Hi Brett..I know you like the low G for this song but I had a question. When you set the ukulele up for Low G do you set the G string a octave lower? Someone said that you do but I didn’t set mine up that way. I just tuned my G string so when I have my finger on the fifth fret the G string it sounds the same as the C string. Can you explain this? Thanks..Keith

    • Hey Keith, for my low G tuning, I use a low G tuning string set with a wound low G string. This low G string is made out of metal vs. nylon so it holds tension better and registers the low end a lot better.

  11. Kristal Tate

    This is great! My husband, who has never played a musical instrument, was able to pick this up easily! He loves your website and so do I. very informative!

  12. Katy13

    Thank you so much for this song! I’ve learnt it almost off my heart and I only got my ukulele yesterday :) Now have just got start on adding some up strums!

    • Katy, that’s awesome! This was one of the first songs I learned on ukulele too. It’s a great one to start off on! :)

  13. Hag

    Hi Brett, your so good, so young, so cool and a natural born ukulele teacher, bought a cheap uke two weeks ago and your guidance is fantastic. Keep up the good work, it’s good to know the internet has some genuine stars.

    • That is very nice of you to say, Hag. Thank you for your kind comments. I’m so glad to hear you’ve found Ukulele Tricks helpful! If there is anything I can assist you with, don’t hesitate to post a comment! :)

  14. Raquel

    So… I have no musical ear… But I’m good reading music. If I see the written music is a lot easier for me… because I get the strumming but I don’t know when I am supposed to change the chord. At what time… Is there a place I can find this simple songs written while I adapt?

    • Hey Raquel, thanks for your comment. I would love to help. I have a couple thoughts:

      With having a “musical ear”, you have to train your ear a little bit and exercise it. Simply, you have to practice just listening. It’s hard and it takes time, but you can do it. In your own mind, I would try to come against this idea that you have that you have no musical ear. I believe you can develop a musical ear! :)

      If you are familiar with reading music, you probably understand time signatures pretty well. Most songs, like “I’ve Been Working On the Railroad” are written in 4/4 time signature. This means there are four beats or counts to a measure. As you’re learning how to strum a song, it’s absolutely essential that you are counting out loud.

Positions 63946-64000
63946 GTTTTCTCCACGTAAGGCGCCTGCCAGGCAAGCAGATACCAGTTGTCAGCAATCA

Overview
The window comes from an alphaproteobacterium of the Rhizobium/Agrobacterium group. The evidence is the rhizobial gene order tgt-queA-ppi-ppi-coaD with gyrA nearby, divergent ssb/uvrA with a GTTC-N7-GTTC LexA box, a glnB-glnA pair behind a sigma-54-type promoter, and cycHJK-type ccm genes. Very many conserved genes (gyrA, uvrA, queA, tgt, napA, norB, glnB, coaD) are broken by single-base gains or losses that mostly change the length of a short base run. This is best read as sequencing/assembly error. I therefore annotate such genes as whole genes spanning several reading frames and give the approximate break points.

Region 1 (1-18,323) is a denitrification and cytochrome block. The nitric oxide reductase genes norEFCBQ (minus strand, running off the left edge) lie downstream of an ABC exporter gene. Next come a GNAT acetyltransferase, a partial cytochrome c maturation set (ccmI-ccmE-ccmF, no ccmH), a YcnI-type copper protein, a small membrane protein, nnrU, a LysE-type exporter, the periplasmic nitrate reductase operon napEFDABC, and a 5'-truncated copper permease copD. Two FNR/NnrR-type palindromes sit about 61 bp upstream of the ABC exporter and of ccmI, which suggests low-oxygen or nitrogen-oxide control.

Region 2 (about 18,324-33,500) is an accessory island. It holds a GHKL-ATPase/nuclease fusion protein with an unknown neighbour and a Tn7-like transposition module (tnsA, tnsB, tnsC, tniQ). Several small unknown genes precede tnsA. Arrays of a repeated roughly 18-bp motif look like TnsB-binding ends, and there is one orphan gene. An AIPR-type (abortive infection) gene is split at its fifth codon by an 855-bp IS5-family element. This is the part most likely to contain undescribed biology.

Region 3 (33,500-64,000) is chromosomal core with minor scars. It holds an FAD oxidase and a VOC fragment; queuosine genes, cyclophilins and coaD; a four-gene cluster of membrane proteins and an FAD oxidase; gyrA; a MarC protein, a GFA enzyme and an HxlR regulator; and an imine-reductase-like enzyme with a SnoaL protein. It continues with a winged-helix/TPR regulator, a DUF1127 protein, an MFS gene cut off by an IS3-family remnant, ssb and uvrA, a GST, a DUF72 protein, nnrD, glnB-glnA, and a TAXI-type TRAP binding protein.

Most chord changes happen on the first beat of a measure. Sometimes chord changes will happen mid-way through a measure on the 3rd beat. All of the chord changes in “I’ve Been Working On the Railroad” happen on the first or third beat of the measure. Again, this is why it’s important to count out loud.

      If you haven’t already, I would recommend checking out my “Ukulele Strumming Patterns for Beginners” video lesson. I actually teach a strumming pattern that will work really well for this song and explain more about how to create a strumming pattern around a count. Check it out here:


  15. Mike

    I started playing last year with a 1950’s harmony Roy Smeck soprano and then upgraded to an Oscar Schmidt Ou-5 Concert Koa. Both are nice, I needed the larger scale.

    I did play a Boulder Creek Riptide at a local shop and found that to be a great little axe for 95 bucks. It’s on the list to purchase

  16. Jodi

    Hey Brett,

    Thanks for your lovely little gem of a lesson…This is officially the second song I’ve learned on the ukelele!
    I’m able to sing while playing which came as a surprise since I really struggle with that on guitar. So, I’m looking forward to performing this one for my Dad. Anyway, I really appreciate the clarity of your diagrams and presentation. Tremendously helpful!!!

    • Hey Jodi, thanks for your comment! This is a great first song (or second!) to learn on the uke. It’s a classic. It sounds like you are making great headway. Keep it up! :)

  17. Adrian Hume

    Hey Brett
    Despite me and none of my friends having heard this tune this side of the pond (UK) it is now a favourite within the family despite my faltering renditions
    Check out
    For more verses

  18. Tim Schurtter

    Hey Brett,
    I’m just starting out, and am getting most of this song down pretty well. The E7 is taking some time, though. I’m trying to bend my fingers in ways I’ve never done in 62 years! Also, I’m a “lefty,” learning on an uke with reversed strings, and I’m finding that trying to “mirror” chords on a page takes some mental dexterity. However, I’m bound and determined to get there.
    Thanks for creating this site. It’s fun, and very helpful.

    • Hey Tim, thanks for the comment. It sounds like you’re putting in the practice. It’ll all come with time! Keep up the good work, sir.

  19. Lee Ann

    Thank you for putting all this great information out here! This site has been my go to site while learning.
    After impulse buying this cute little uke. I’m obsessed!! I’ve tried playing guitar before and nothing stuck but the uke has been an eye opener. Maybe it’s the 4 strings instead of 6.. simple chords.. Not sure but I love it!
    I have practicing and will continue to work on those strumming patterns :)
    Thank you!

  20. Caryl

    Hi, Brett.
    I am a rank beginner and I’ve really been enjoying your lessons. I have one small issue with the recordings. Your intro (and ending) music is much louder than the lesson, so I’m always turning my volume up and down to compensate.
    Thanks again for the great material.